“They have succeeded.”

“Did you eat before they took you in?”


“Well, there’s part of your problem.” He scooted me toward the passenger door, opened it. “Get in. We’re going to get you some food. And if you’re a good little vampire, some coffee.”

I wanted to pout—so deep in my feelings—but I couldn’t muster the energy. “Fine,” I said and climbed inside.

* * *

* * *

“It’s ironic,” I said, as Connor drove through the gate that surrounded the OMB compound, “that the AAM thinks I get away with everything. In reality, I’m the first one the CPD looked at.”

He hadn’t been privy to the interview, so I gave him all the details, or at least the ones I was aware of.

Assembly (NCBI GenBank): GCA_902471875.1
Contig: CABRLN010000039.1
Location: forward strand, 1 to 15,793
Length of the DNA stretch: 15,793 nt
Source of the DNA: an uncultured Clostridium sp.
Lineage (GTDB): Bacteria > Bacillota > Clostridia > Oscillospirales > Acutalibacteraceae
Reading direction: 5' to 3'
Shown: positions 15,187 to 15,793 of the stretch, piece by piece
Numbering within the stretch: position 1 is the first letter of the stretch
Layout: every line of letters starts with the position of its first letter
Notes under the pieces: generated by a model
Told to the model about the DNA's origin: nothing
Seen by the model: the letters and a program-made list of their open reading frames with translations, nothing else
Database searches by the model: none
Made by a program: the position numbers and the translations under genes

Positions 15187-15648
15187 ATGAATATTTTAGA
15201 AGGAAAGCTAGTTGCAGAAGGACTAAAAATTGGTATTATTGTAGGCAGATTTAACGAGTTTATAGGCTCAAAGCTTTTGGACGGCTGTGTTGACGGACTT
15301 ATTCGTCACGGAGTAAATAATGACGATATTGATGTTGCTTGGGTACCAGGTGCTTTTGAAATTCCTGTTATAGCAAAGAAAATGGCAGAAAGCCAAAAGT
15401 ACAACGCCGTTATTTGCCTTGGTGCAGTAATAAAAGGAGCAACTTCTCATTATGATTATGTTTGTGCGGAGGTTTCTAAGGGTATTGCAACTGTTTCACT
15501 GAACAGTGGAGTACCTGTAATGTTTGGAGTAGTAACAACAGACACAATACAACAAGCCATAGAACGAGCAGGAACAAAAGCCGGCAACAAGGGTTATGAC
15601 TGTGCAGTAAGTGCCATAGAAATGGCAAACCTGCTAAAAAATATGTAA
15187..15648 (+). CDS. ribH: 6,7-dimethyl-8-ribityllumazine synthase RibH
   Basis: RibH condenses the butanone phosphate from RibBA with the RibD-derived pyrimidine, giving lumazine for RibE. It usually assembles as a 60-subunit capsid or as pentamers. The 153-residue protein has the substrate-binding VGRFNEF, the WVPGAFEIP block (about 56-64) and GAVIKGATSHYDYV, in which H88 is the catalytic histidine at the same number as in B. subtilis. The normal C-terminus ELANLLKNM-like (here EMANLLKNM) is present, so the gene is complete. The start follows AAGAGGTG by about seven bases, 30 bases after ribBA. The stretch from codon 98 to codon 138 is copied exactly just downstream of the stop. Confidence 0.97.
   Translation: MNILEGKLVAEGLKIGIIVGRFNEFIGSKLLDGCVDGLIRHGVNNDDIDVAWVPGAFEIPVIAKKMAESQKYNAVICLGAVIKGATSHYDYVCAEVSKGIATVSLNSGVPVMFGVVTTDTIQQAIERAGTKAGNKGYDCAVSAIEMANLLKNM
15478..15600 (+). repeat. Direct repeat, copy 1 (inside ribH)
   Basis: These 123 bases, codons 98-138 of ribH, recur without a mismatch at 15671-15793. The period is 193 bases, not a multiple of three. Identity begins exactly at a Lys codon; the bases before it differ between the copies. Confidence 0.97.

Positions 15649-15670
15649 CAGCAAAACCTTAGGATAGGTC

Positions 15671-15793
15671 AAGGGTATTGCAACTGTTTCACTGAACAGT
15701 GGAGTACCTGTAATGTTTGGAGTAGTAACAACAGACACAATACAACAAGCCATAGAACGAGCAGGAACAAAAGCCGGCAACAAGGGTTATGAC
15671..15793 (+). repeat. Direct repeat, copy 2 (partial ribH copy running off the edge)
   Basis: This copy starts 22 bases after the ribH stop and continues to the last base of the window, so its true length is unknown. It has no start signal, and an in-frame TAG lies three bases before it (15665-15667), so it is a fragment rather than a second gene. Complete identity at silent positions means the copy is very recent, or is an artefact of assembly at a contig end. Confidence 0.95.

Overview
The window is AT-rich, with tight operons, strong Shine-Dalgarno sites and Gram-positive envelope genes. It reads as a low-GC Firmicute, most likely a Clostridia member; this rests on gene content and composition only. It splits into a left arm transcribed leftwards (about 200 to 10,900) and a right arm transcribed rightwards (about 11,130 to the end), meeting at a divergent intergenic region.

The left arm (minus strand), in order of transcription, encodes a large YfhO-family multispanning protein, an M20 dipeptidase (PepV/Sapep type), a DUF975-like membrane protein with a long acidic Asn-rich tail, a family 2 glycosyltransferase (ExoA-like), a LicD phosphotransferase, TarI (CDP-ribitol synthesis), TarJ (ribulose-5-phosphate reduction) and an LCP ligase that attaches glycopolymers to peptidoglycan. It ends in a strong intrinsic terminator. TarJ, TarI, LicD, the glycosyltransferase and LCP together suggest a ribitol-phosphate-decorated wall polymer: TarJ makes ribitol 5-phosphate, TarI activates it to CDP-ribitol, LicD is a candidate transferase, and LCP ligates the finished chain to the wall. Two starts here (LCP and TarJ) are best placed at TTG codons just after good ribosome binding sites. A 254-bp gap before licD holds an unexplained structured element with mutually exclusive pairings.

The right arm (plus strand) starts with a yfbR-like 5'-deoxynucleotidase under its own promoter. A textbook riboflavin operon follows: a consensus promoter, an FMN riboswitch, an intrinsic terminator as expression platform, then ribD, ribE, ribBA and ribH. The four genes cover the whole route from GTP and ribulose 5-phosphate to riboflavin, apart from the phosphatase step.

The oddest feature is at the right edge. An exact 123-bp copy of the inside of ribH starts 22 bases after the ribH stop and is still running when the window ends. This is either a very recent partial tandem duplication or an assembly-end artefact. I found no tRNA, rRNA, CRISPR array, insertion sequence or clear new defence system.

“A bad setup by the Bureau?” Connor asked. “Harsh to take out a member of your own unit.”

“Especially with no obvious evidence that implicated me.”

“They’d know you’re smarter than that,” Connor said. “Leaving evidence behind.”

“Yeah,” I said and stared out the window. The city was darker here on the outskirts, with fewer glowing houses and factories closed for the night. “What if it wasn’t the AAM?”

“Who else would it be?”

“I don’t know. But if Clive doesn’t know who the actual perpetrator is, he’s going to blame me. And he’s not going to stop with a tussle at a wedding venue.”

“You’re worried.”

“Concerned,” I said. “And trying to think ahead. I don’t think we should stay at the loft tonight. When Clive learns what happened, if he hasn’t already, he’ll come for me. Even if only to cover what he’s done.”